How about if we extend the market to include programming frameworks, libraries and database systems?
From a qualitative standpoint, think of this way ... all companies are now tech companies and developer jobs are always in any recent "hottest job" list you can find. So, it stands to reason that tools for those companies and jobs will be a big market.
If you want real numbers, here's 2 examples: (1) Atlassian is now a public company and pretty much only makes developer tools. They started with one product (Jira) in 2002. They now have a market cap of $11B and annual revenues of $620M . (2) If you read Indie Hackers, you'll find people like Mike Perham who makes Sidekiq. Sidekiq is an open-source tool for background processing in Ruby on Rails apps. Mike makes $80K/month on premium licenses/support. Think about that, it does just one thing for just one developer framework and he makes close to $1M per year with no employees.
So, yes, I think there's a big market (in the billions) and plenty of room for small companies. Off the top of my head I can probably think of a dozen developer tool ideas that I'd consider paying for.
Would you care to share and discuss those? There are quite a few categories of developer tools, a non-comprehensive list of which could include:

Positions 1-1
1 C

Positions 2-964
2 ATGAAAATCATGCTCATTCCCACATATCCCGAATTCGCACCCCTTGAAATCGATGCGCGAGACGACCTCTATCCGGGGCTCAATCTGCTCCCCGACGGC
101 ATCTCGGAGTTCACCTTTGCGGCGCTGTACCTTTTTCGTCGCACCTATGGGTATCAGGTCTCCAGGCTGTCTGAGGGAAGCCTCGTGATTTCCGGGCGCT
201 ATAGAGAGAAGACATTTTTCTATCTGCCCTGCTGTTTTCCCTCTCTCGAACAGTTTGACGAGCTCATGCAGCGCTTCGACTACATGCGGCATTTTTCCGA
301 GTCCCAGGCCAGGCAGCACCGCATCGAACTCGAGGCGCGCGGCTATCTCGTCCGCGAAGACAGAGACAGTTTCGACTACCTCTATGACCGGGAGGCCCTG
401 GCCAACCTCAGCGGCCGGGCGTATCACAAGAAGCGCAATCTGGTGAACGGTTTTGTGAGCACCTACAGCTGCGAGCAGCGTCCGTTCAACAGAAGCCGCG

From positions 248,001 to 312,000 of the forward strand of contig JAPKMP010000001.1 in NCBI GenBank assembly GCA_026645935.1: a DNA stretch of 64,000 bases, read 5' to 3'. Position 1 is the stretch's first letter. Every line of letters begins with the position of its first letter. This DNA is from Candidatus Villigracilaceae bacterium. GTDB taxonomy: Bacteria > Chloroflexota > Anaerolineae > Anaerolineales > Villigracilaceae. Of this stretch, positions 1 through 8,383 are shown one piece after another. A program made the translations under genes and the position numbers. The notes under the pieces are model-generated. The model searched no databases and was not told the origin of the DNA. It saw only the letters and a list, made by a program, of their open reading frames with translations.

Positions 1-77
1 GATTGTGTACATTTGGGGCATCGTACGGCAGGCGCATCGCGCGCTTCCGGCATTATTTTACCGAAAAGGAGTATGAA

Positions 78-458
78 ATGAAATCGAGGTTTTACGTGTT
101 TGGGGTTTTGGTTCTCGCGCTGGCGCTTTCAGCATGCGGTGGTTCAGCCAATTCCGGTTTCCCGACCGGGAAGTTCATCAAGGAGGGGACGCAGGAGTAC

- generic, one-size-fits-all tools that reach a very wide audience: IDEs, issue trackers, CI and code quality tools
- frameworks and libraries, which also are fairly generic
- one-off / niche tools and scripts for very specific purpose: Those are usually developed in-house to solve a specific problem and out-of-the-box they often don't have a lot of reproducible value outside of a particular organization.
Most of those don't real lend themselves to being realised as commercial products, in part because of existing tools, particularly open source ones and also because the target audience is more likely to implement a tool they need than any other audience (http://threevirtues.com ...).
Regarding open source, I agree that's tricky. But its been proven it can be done one way or another. I think ansible and docker have shown that in the ops space.
Regarding one-off/niche tools, that's where glue tools like zapier become commercially viable.
There still is a small market (in terms of volumes) for dev-tools sold to enterprise clients. But AFAIK enterprise clients prefer to buy from "enterprise strength" vendors. Which makes it very difficult for a smaller developer to compete.
The biggest stumbling block to being a tool vendor is the demand for support. Even if you can make money on selling the tools in the first place, the on-going support is likely to cost you more than you can charge in on-going fees.
That's a pretty unethical attitude. A developer, who by definition makes her living by creating software, more than anyone else should be able to appreciate that developers have to make a living.
I'm not exactly sure what this widespread attitude is caused by. Perhaps a mixture of a lack of empathy, a feeling of powerlessness and not having significant say in an organisation's direction.